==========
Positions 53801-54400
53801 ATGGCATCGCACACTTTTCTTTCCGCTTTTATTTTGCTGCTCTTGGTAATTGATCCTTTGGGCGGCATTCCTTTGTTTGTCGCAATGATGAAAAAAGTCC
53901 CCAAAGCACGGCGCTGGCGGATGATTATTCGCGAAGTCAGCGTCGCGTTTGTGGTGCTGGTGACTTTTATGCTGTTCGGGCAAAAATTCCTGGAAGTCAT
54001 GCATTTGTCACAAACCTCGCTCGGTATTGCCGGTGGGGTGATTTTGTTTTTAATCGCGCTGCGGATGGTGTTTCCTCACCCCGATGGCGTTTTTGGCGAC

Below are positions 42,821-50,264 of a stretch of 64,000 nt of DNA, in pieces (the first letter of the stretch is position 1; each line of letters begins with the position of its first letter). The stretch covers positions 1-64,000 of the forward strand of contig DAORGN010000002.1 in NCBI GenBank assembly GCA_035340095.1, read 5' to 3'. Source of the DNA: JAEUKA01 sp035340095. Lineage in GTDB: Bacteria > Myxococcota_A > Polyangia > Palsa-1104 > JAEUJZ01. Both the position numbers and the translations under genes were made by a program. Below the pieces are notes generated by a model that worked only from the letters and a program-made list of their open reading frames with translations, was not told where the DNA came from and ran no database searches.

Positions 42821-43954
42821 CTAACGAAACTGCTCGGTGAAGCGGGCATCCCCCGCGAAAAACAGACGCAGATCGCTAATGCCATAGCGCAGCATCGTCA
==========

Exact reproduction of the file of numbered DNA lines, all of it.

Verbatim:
Positions 53801-54400
53801 ATGGCATCGCACACTTTTCTTTCCGCTTTTATTTTGCTGCTCTTGGTAATTGATCCTTTGGGCGGCATTCCTTTGTTTGTCGCAATGATGAAAAAAGTCC
53901 CCAAAGCACGGCGCTGGCGGATGATTATTCGCGAAGTCAGCGTCGCGTTTGTGGTGCTGGTGACTTTTATGCTGTTCGGGCAAAAATTCCTGGAAGTCAT
54001 GCATTTGTCACAAACCTCGCTCGGTATTGCCGGTGGGGTGATTTTGTTTTTAATCGCGCTGCGGATGGTGTTTCCTCACCCCGATGGCGTTTTTGGCGAC

Below are positions 42,821-50,264 of a stretch of 64,000 nt of DNA, in pieces (the first letter of the stretch is position 1; each line of letters begins with the position of its first letter). The stretch covers positions 1-64,000 of the forward strand of contig DAORGN010000002.1 in NCBI GenBank assembly GCA_035340095.1, read 5' to 3'. Source of the DNA: JAEUKA01 sp035340095. Lineage in GTDB: Bacteria > Myxococcota_A > Polyangia > Palsa-1104 > JAEUJZ01. Both the position numbers and the translations under genes were made by a program. Below the pieces are notes generated by a model that worked only from the letters and a program-made list of their open reading frames with translations, was not told where the DNA came from and ran no database searches.

Positions 42821-43954
42821 CTAACGAAACTGCTCGGTGAAGCGGGCATCCCCCGCGAAAAACAGACGCAGATCGCTAATGCCATAGCGCAGCATCGTCA